The ever-gracious Gianluigi Buffon struggled to hold back tears as Italy suffered their first ever competitive loss to Germany, losing 6-5 on penalties after a 1-1 draw in normal time. Despite an admirable performance, the Azzurri just didn't manage to hold their nerve to the end in what was a cagey and tactical match from start to finish.
Germany started the match strongly and Italy struggled to find their feet for much of the first half, however they grew into the game as it went on. The absence of Daniele De Rossi in front of the defence was felt badly as Italy struggled to play out of the back with any kind of efficiency and often found themselves succumbing to pressure from the Germans. The first half passed by uneventfully as both teams set about feeling one another out, however things became more lively in the second half.
Italy were their usual organised selves at the back, marshalling the likes of Thomas Muller and Toni Kroos every bit as well as you would expect them too, but the midfield struggled severely with the athleticism and tempo with which Die Mannschaft played. Despite improvement in the second half from Italy, the Germans quickly stamped their authority on proceedings with a goal from Arsenal midfielder Mesut Ozil who thumped the ball into the net from close range leaving a helpless Gianluigi Buffon with little chance of stopping it. They would have been 2-0 up shortly afterwards had it not been for an incredible point blank save from Buffon to deny Mario Gomez.
Fortunately, the response was swift from the Azzurri. The team began to push up the field and the likes of Emanuele Giaccherini and Alessandro Florenzi upped their intensity tenfold. A sustained spell of Italy pressure resulted in a deserved penalty after Jerome Boateng comically handled the ball inside his own box. It was down to Leonardo Bonucci to do the honours and he smashed it confidently passed Manuel Neuer to even the odds for the Azzurri. Italy's game management shone through late on as they saw out the reminder of standard time with relative comfort. Extra time proved similarly uneventful besides a few late substitutions for the Azzurri as Lorenzo Insigne came on for Eder and Simone Zaza replaced Giorgio Chiellini in added time.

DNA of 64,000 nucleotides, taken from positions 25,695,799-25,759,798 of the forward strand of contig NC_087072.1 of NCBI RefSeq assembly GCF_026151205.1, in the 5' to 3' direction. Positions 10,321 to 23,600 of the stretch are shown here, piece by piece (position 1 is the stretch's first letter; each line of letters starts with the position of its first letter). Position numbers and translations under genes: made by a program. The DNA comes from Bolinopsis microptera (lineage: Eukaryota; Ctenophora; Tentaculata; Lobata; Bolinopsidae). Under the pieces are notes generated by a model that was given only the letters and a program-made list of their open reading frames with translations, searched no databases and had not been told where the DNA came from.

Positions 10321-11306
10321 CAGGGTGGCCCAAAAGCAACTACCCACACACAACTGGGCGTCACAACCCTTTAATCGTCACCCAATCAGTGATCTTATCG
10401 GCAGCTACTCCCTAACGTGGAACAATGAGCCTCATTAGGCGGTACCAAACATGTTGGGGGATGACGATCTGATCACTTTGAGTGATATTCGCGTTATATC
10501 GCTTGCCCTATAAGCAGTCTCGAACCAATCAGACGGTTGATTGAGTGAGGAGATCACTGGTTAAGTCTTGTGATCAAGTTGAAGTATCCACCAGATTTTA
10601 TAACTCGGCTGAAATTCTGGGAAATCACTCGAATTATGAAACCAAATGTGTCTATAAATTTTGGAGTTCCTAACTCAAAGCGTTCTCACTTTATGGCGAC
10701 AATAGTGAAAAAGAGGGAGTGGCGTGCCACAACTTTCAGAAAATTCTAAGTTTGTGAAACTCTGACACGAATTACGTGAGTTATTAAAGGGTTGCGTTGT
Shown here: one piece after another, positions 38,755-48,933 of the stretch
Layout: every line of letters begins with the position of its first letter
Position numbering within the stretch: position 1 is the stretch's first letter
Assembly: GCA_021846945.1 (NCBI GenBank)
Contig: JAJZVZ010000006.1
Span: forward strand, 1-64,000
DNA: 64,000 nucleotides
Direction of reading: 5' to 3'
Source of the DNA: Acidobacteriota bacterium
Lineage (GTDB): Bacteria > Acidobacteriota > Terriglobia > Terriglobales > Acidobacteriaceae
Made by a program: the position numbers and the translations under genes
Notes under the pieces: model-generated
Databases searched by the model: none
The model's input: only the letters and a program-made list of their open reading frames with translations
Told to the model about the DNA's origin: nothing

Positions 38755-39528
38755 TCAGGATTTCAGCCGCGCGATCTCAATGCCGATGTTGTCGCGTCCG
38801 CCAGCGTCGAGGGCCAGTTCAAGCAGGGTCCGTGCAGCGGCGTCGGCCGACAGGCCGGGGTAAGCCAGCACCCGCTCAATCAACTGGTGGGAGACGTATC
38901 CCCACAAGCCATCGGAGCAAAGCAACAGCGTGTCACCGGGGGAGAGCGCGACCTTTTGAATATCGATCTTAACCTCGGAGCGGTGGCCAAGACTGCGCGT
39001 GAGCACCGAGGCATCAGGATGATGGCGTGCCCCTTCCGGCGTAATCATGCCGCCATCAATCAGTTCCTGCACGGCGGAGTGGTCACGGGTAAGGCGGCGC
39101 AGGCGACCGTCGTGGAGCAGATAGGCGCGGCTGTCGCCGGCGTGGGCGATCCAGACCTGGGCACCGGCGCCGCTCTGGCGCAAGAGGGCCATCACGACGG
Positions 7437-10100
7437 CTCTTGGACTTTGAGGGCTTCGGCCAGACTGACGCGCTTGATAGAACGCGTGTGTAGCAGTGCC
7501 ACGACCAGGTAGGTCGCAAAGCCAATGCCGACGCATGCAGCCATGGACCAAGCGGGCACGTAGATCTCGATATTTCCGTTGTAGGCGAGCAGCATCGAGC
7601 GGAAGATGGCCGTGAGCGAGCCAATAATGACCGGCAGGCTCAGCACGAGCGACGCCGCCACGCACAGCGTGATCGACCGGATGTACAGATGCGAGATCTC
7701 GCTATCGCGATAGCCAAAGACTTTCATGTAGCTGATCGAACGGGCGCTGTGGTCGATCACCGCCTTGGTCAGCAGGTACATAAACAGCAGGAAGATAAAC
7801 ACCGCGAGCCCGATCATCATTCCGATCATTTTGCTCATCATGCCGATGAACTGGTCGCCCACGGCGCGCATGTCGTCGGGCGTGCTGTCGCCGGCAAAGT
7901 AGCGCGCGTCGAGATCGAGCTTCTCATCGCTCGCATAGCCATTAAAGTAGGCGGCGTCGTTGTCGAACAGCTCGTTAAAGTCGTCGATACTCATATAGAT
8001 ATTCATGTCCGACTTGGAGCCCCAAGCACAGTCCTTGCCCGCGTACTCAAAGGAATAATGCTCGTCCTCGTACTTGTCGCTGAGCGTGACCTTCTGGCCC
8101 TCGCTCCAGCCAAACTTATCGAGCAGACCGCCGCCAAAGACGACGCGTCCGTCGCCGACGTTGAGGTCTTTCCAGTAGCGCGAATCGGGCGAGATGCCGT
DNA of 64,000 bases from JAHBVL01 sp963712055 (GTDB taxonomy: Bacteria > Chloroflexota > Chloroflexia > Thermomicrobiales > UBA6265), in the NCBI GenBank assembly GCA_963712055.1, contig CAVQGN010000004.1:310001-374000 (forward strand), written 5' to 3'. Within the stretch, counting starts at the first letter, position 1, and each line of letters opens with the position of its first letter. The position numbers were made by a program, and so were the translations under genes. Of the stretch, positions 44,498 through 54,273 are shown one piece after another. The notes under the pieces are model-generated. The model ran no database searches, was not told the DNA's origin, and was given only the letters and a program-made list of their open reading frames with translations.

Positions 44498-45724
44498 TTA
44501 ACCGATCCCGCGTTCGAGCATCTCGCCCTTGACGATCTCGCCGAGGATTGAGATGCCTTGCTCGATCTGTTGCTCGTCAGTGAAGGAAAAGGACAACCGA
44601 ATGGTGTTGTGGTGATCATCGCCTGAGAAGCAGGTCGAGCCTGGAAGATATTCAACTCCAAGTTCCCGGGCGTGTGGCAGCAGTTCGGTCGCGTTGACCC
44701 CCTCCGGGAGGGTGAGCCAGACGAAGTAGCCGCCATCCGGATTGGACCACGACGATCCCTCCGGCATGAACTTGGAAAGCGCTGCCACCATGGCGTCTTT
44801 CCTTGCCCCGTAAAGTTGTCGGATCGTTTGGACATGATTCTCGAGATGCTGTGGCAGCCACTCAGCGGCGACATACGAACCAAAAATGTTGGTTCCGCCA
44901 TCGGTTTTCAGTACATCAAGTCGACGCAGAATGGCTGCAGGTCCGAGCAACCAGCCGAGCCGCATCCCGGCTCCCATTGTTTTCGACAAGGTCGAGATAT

Even given Germany's phenomenal record of five penalty shootout wins in six at major tournaments, Italy seemed happy to let the match go to penalties. But despite a heroic performance from Buffon, who saved Thomas Muller's penalty and guessed the right way just about every other time as well, it was not to be for the Azzurri. This will surely go down as one of the worst penalty shootouts of all time as their were an extraordinary seven misses out of eighteen spot kicks, with howlers from Zaza and Pelle cancelling out misses from Muller and Schweinsteiger.
Ultimately it went down to sudden death and it was Germany who held strong as Jonas Hector smashed home the winning penalty to punish Matteo Darmian for his earlier miss. Italy did brilliantly to take it to penalties, and arguably should have gone on to win given the poor standard of penalties from Germany and they can only have themselves to blame as a result. Expectations have grown exponentially for the Azzurri as Euro 2016 has progressed and to lose like this will sting especially hard. Despite the result however, they can be proud of the way they performed throughout. Sadly though, it was time for the Germans to have their day at last.